Who Counts? Data Citizenship course offers a look at “data literacy” in a digital world

Who or what gets counted in the production and maintenance of data today? How does data change depending on who does the counting? When visibility entails vulnerability, how might counting become a dangerous activity?

During the last week of August, Rebecca Munson (Project and Education Coordinator) and Grant Wythoff (Digital Humanities Strategist) taught a class titled “Who Counts? Data Citizenship in a Digital World.” The class was part of the Freshman Scholar’s Institute, a summer program at Princeton that allows an entering cohort of students the chance to experience intellectual and social life at Princeton prior to the beginning of the fall semester. The FSI especially welcomes first-generation college and lower-income applicants, military veterans, transfer students, and others seeking a supportive scholarly community. Students spend seven weeks taking two full-credit courses with the opportunity to take an elective course during their eighth week; “Data Citizenship” was one of these options.

The objective was to prompt students to become critical readers, as well as producers, of data and to provide them with a look at the tools and methods available to help with this daunting task. The class introduced students to the ways in which data is gathered, curated, analyzed, described, stored, and communicated in often biased ways. Through a series of in-class activities and their final presentations, students had the opportunity to discover and analyze the ways in which data practices—particularly those that track and categorize individuals—replicate and institutionalize existing inequalities.

In the first session on data privacy the class focused on the kinds of data about our lives already out there in the world. In a two-part exercise, students first acted as private investigators and researched themselves based on their own publicly-available information, then imagined that they were “data brokers” looking to sell that information to a marketing company. The exercise led to a discussion of potential risks and rewards of keeping data private vs. public. The concept of “data publics” guided the second session, in which students considered different conceptions of the private/public divide and the impact of data practices on politics, culture, and the public sphere by focusing on everyday interactions with social media and “smart home” devices like Alexa.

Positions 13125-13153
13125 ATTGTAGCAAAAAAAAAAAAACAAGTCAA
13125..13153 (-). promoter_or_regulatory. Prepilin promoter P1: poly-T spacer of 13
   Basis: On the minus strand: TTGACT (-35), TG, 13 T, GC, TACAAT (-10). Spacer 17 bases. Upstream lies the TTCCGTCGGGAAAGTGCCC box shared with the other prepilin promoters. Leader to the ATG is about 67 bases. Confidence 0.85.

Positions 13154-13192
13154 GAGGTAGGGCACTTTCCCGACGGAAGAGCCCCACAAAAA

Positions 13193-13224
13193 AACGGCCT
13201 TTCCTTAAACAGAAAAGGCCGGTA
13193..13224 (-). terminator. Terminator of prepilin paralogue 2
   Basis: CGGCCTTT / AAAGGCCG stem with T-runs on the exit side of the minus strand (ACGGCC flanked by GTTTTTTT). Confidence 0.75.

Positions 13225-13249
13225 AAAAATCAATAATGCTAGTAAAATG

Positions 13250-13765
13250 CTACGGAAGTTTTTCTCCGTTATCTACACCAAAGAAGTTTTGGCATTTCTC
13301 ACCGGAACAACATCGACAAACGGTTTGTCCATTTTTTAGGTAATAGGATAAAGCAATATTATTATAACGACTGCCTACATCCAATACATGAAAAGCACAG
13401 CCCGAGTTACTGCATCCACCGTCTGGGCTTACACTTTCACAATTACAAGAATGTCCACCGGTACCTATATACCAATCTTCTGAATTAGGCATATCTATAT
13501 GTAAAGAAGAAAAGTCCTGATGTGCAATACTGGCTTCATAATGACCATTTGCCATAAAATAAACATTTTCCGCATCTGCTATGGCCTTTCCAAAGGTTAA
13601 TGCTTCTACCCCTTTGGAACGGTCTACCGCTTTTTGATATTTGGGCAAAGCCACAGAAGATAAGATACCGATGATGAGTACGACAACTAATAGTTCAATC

The final two sessions tackled the topic of “data bias,” exploring how humans and machines are biased in different ways and how the process of machine learning produces algorithms that replicate and amplify existing issues in human-produced datasets. Students considered the implications of the differences between human bias and statistical bias in how algorithms are trained and applied in real-world situations like assessing whether or not to grant bail in criminal court cases. The class looked at a recent DH project, Torn Apart / Separados, that attempts to address these issues of (in)visibility and perform a critical analysis of its own data practices.

For their final project , students were asked to “adopt” a dataset, consider the conditions of its assembly, and expose the assumptions, practices, and potential problems with it. They also had the opportunity to offer suggestions for its use or modification in order to address potential issues and foster more equitable practices at every stage of the data lifecycle. They discovered that, by and large, data sources were not clearly documented, making it overwhelmingly easy to be guided by assumptions rather than facts. The final project experience demonstrated the need to approach both the production and consumption of data with critical distance, a skill these students can now put into practice during their time at Princeton.

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